All 16 patients were evaluable for response. After induction therapy with 90Y-IT, 7 patients achieved a CR/CRu, 4 patients achieved a PR, 3 patients had SD, and 2 patients had PD, for an ORR of 69% (Table 3). A total of 11 patients (7 CR/CRu, 4 PR) went on to receive consolidation and MR (median number of cycles, 10; range, 3-20). None of the 3 patients with SD received MR (2 patients were taken off study because of physician discretion and 1 patient because of transformation to large cell lymphoma). All 4 patients with PR achieved a CR/CRu during maintenance treatment, with 3 of those 4 patients experiencing durable responses of 39 to 101+ months. The median PFS has not yet been reached after a median follow-up of 48 months. Given our low accrual rate, we were unable to demonstrate a statistically significant increase in the median PFS, as stated in the original null hypothesis. The 3-year PFS and OS rates were 56% (95% CI, 37%-87%) and 93% (95% CI, 80%-100%) respectively (Figures 2 and 3). Durable responses (range, 37-101+ months) were obtained in 10 patients, while 6 patients had early PD (range, 4-16 months). The baseline nodal masses of the patients who had early PD tended to be larger than those of the patients who had durable responses, with a median longest diameter of the largest involved node (LoDLIN) of 10.3 cm (6.8-11.4 cm) vs median LoDLIN of 5.7 cm (3.0-8.2 cm). All 5 patients with baseline masses 9 cm or larger experienced early PD, whereas 10 of 11 patients with masses smaller than 9 cm experienced prolonged remissions (≥36 months). There were no instances of altered biodistribution of 111In-IT.

Rituximab Levels

Rituximab levels were measured 3 months after consolidation rituximab (just before the first MR dose) and again 9 months after consolidation rituximab (just before the fourth MR dose). The mean levels (with ranges) were 67.4 µg/mL (12-303 µg/mL) and 9 µg/mL (3.1-25.7 µg/mL), respectively. Large interpatient variability was observed (Table 4). Because of the small numbers, the levels could not be correlated with tumor burden or response.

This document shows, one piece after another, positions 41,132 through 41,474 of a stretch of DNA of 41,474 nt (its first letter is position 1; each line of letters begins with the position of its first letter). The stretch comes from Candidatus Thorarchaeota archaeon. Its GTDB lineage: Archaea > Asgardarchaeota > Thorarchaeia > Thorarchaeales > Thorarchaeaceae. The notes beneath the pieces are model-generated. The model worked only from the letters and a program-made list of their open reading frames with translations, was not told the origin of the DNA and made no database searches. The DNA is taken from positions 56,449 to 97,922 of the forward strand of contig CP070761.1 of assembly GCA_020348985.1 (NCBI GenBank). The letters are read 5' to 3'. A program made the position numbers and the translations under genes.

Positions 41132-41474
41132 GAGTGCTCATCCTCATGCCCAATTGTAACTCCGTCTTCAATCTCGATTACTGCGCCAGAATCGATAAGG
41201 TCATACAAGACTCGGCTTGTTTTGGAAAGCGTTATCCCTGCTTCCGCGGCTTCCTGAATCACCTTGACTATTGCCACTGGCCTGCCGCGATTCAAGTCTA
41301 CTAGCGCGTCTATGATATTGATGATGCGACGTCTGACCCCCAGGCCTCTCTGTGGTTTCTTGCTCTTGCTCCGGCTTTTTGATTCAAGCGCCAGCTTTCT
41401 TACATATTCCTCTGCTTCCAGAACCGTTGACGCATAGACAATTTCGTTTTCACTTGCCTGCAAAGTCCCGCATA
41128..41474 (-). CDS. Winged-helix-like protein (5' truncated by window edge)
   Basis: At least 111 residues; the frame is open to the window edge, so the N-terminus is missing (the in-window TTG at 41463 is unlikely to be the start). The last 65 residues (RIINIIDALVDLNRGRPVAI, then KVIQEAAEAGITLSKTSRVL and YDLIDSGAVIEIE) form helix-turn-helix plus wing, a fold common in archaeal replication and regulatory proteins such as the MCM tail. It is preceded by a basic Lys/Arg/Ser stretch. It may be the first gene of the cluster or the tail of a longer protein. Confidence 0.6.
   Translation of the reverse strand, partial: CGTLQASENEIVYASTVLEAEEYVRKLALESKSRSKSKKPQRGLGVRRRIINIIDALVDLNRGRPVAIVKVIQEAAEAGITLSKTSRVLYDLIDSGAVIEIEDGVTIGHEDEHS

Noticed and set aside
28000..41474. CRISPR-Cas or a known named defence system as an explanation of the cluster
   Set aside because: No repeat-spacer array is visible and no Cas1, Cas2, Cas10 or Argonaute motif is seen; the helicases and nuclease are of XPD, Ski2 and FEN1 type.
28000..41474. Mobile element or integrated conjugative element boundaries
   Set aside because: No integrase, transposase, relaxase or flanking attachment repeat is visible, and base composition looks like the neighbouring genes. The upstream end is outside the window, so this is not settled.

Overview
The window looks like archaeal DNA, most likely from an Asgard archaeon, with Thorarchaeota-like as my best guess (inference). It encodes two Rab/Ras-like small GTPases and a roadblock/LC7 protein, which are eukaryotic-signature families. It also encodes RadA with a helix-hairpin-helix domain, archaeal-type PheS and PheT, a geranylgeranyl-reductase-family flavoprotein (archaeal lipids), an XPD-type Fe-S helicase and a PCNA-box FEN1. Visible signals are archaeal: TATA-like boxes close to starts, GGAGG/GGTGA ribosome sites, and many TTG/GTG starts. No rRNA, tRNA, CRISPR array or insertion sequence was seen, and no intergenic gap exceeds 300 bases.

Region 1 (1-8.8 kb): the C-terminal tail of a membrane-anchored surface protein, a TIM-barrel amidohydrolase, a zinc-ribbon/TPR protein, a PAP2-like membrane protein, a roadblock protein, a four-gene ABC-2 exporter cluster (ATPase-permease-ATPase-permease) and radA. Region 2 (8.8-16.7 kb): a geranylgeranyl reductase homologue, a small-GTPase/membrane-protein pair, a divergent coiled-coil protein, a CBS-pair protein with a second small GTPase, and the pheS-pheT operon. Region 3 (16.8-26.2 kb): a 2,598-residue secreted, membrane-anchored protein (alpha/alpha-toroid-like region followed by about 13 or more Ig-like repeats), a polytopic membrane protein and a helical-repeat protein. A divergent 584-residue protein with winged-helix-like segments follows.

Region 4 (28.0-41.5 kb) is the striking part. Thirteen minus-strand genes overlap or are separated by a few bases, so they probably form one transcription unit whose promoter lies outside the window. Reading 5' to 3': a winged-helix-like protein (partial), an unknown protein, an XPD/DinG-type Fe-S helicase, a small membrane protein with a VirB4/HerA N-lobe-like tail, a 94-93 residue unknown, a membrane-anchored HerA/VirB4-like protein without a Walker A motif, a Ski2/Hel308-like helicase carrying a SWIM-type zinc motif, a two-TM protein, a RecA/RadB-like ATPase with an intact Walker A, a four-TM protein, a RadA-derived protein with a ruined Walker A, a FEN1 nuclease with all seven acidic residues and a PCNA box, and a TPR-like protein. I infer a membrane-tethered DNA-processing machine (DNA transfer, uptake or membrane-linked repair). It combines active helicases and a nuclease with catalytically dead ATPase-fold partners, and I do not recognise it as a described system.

The Wisconsin Oncology Network undertook a prospective study of 90Y-IT plus MR in the frontline setting in patients with high-tumor-burden FL. A total of 16 patients were enrolled and evaluable for response. After induction therapy with 90Y-IT, we observed an ORR of 69% (44% CR/CRu, 25% PR).

Since the completion of this study, it has been shown that the earlier use of RIT (ie, in the second-line setting) results in higher response rates and longer response durations than does its use later in the disease course.21 Subsequently, several studies have been published looking at RIT in the frontline setting in FL. Kaminski and colleagues first reported on RIT (131I-tositumomab) in the frontline setting for FL and found an ORR of 95% (75% CR, 20% PR); however, only 43% of the patients had masses 5 cm or larger, and it is unclear how many patients had masses larger than 9 cm.22 Scholz and colleagues subsequently performed a study of 90Y-IT as first-line therapy in FL and had an ORR of 87% (56% CR/CRu and 31% PR); however, again only 31% of the patients had tumors larger than 5 cm.23 Our ORR of 69% is clearly much lower than the rates achieved in these studies. A potential reason for this result may be that most of our patients had large (>5 cm) baseline nodal masses; we did find that all patients with tumor masses 9 cm or larger had early progression, whereas almost all patients with tumor masses smaller than 9 cm experienced durable responses.

Despite our low ORR, we did find that 10 of the 16 patients (36%) achieved highly durable responses (37-101+ months). It has been reported that a response to 90Y-IT lasting at least 12 months might be a sign of durability; however, this hypothesis was not tested here, given that all patients who responded received consolidation and MR.24 The median PFS of 25.9 months reported by Scholz and colleagues is lower than the median PFS in our study. This may be explained by the use of rituximab following induction therapy in our study, which has been shown to improve PFS after standard chemotherapy.15-18 This study was powered to detect an increase in PFS from 24 months to 45 months; however, because the original accrual goal of 36 patients was not met, we did not observe a statistically significant increase in PFS.